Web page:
18 Sep Microfluidic chip models transport of electrically charged drugs to tumours
Iontophoresis is a transdermal drug delivery method that employs a low-intensity voltage on the skin to deliver a charged drug to the tissue often through electrophoresis or electroosmosis. This method has experienced a rise as a technique for delivering anti-cancer reagents to tumours. An accurate in vitro model can be of significance at this stage for optimal drug delivery.
The tumour microenvironment is often quite complex which renders it difficult to be modelled in vitro. Microfluidics, however, has shown great promises in the past for mimicking tumour environments. A recent study conducted at Virginia Polytechnic Institute and State University has taken advantage of microfluidics to develop a microfluidic device for modelling iontophoretic drug delivery.
“We present the first iontophoresis-on-chip (IOC) platform that mimics the outcome of iontophoretic drug delivery for the treatment of breast cancer. The IOC platform and corresponding mathematical model enabled the precise quantification of carboplatin drug delivery and its corresponding anti-cancer efficacy under various voltages and currents.”, the authors elaborated.
Design and working principle of the chip
The microfluidic chip consists of two layers. In the bottom layer, a microchamber is embedded for cell culture. The cell culture chamber is surrounded by two microchannels that recapitulate lymph capillaries and serve as drug sinks. The top layer houses a drug reservoir right on top of the cell culture microfluidic chamber. In order to perform the iontophoresis, a negative electrode connects to the top layer while a positive connects to the bottom. Human breast cancer cells were immersed in heparin hydrogel and manually injected into the cell culture chamber. The hydrogel also could mimic a salt bridge in the experiment.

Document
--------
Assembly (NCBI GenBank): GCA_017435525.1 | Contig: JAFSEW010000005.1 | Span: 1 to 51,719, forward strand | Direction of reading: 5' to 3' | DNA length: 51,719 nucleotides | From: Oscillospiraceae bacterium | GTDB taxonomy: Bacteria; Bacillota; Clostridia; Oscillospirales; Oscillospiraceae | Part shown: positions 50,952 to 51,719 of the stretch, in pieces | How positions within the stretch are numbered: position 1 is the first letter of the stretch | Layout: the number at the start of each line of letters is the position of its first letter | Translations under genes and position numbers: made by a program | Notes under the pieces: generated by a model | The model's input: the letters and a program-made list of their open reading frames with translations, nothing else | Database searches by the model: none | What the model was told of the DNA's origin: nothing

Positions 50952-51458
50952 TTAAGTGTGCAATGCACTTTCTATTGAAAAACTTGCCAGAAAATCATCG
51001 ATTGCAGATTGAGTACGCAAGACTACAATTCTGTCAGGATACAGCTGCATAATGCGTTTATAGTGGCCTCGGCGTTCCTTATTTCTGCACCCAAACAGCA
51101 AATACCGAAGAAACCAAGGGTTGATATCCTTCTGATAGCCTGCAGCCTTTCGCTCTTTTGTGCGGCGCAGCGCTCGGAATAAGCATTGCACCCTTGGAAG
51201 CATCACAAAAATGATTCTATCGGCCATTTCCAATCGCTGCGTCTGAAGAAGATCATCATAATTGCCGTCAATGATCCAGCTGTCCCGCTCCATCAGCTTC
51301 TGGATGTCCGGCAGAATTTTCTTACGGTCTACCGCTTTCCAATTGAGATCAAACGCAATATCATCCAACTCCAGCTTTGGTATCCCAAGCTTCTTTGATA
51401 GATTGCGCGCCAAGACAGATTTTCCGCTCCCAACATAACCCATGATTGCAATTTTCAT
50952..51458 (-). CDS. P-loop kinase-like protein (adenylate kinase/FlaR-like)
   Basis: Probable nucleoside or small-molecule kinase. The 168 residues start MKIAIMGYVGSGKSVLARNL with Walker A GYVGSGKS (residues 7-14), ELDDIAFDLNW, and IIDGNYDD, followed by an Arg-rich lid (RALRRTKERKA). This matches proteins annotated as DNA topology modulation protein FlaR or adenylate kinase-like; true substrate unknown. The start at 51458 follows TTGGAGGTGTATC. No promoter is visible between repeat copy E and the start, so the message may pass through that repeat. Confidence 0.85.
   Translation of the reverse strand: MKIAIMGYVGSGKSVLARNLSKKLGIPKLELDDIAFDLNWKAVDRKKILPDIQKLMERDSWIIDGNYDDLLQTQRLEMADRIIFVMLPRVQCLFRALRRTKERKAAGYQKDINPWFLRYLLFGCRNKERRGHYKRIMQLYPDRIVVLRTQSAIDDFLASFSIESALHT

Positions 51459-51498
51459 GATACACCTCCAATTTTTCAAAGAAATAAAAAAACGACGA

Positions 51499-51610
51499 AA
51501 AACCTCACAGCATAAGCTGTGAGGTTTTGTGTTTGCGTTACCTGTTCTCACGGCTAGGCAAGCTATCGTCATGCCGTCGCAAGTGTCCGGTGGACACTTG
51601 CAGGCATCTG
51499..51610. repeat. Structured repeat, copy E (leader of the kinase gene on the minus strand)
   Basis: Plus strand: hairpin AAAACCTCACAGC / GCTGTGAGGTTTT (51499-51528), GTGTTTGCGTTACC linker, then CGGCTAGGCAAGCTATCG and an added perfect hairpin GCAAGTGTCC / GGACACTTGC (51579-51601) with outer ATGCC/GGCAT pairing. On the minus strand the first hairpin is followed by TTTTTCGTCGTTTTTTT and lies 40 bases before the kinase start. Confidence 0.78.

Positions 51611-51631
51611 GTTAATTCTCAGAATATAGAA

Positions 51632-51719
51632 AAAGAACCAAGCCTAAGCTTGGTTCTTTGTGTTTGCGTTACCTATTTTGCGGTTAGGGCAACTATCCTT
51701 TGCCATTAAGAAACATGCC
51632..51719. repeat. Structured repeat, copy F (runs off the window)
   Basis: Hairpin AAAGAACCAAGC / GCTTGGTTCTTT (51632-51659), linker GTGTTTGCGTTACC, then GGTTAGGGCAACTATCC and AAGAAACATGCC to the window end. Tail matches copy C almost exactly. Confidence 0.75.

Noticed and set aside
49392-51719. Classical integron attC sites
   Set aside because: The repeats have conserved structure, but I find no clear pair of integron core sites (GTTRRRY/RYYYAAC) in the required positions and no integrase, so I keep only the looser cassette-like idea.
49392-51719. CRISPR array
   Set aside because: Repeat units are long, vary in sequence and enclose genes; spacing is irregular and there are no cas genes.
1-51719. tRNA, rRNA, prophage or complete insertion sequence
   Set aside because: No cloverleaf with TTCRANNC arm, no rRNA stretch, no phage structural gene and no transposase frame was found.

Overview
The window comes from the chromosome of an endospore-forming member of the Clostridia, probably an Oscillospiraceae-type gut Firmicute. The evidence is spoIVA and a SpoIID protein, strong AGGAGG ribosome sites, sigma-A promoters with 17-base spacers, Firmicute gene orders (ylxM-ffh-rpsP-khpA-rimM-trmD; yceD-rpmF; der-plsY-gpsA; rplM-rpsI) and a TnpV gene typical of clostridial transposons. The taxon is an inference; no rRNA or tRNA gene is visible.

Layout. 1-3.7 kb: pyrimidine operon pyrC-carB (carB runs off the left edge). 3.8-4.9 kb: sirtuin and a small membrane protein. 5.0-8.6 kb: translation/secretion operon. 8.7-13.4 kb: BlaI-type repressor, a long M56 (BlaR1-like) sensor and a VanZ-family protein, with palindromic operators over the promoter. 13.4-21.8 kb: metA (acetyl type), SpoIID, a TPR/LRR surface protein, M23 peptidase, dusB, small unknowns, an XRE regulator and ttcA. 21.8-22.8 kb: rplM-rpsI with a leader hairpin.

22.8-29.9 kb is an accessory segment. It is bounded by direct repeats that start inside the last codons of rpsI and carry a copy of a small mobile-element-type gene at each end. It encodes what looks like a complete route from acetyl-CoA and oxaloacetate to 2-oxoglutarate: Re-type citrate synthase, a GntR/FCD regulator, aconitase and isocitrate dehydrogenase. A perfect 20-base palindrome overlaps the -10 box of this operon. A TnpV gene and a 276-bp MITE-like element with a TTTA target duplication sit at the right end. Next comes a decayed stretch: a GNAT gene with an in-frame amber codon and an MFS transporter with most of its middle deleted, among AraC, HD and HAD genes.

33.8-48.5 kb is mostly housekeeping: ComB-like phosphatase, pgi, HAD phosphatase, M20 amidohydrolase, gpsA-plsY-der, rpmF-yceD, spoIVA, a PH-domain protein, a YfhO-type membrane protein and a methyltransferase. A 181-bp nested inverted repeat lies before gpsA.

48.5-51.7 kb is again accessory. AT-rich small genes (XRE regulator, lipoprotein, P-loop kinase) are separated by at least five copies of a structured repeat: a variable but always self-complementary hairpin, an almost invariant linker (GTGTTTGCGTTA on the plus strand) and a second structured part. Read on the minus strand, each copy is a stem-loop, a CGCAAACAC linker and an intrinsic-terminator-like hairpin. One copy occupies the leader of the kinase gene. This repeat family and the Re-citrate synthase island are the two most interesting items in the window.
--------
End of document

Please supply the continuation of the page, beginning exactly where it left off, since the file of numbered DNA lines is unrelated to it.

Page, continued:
The microfluidic chip was tested to investigate the effect of the drug charge and cell density on drug delivery and tumour cell destruction. It was shown that this microfluidic device was able to mimic the transport of charged drugs such as carboplatin to the tumour. Optimization experiments revealed that a 50-70 mV of DC electric field along with a 3 mA of current could result in maximum cell death (70-90%).
Anti-cancer drugs have different properties which in turn demands various methods for drug delivery. Microfluidic devices such as the presented iontophoresis-on-chip can be employed as predictive models to ensure optimal drug delivery in cancer patients.
“In the future, our device also has the capability to vary flow, ECM porosity, electric field intensity, tumour size, and tumour type. This model is the first step towards generating a predictive model for in vivo applications. Further improvements to the model for transdermal iontophoretic drug delivery can be made and validated by adding additional components in the microfluidic device, mimicking the human epidermis.”, the authors concluded. ”
Read the original article: Modeling iontophoretic drug delivery in a microfluidic device
Pouriya is a microfluidic production engineer at uFluidix. He received his B.Sc. and M.A.Sc. both in Mechanical Engineering from Isfahan University of Technology and York University, respectively. During his master's studies, he had the chance to learn the foundations of microfluidic technology at ACUTE Lab where he focused on designing microfluidic platforms for cell washing and isolation. Upon graduation, he joined uFluidix to even further enjoy designing, manufacturing, and experimenting with microfluidic chips. In his free time, you might find him reading a psychology/philosophy/fantasy book while refilling his coffee every half an hour. Is there a must-read book in your mind, do not hesitate to hit him up with your to-read list.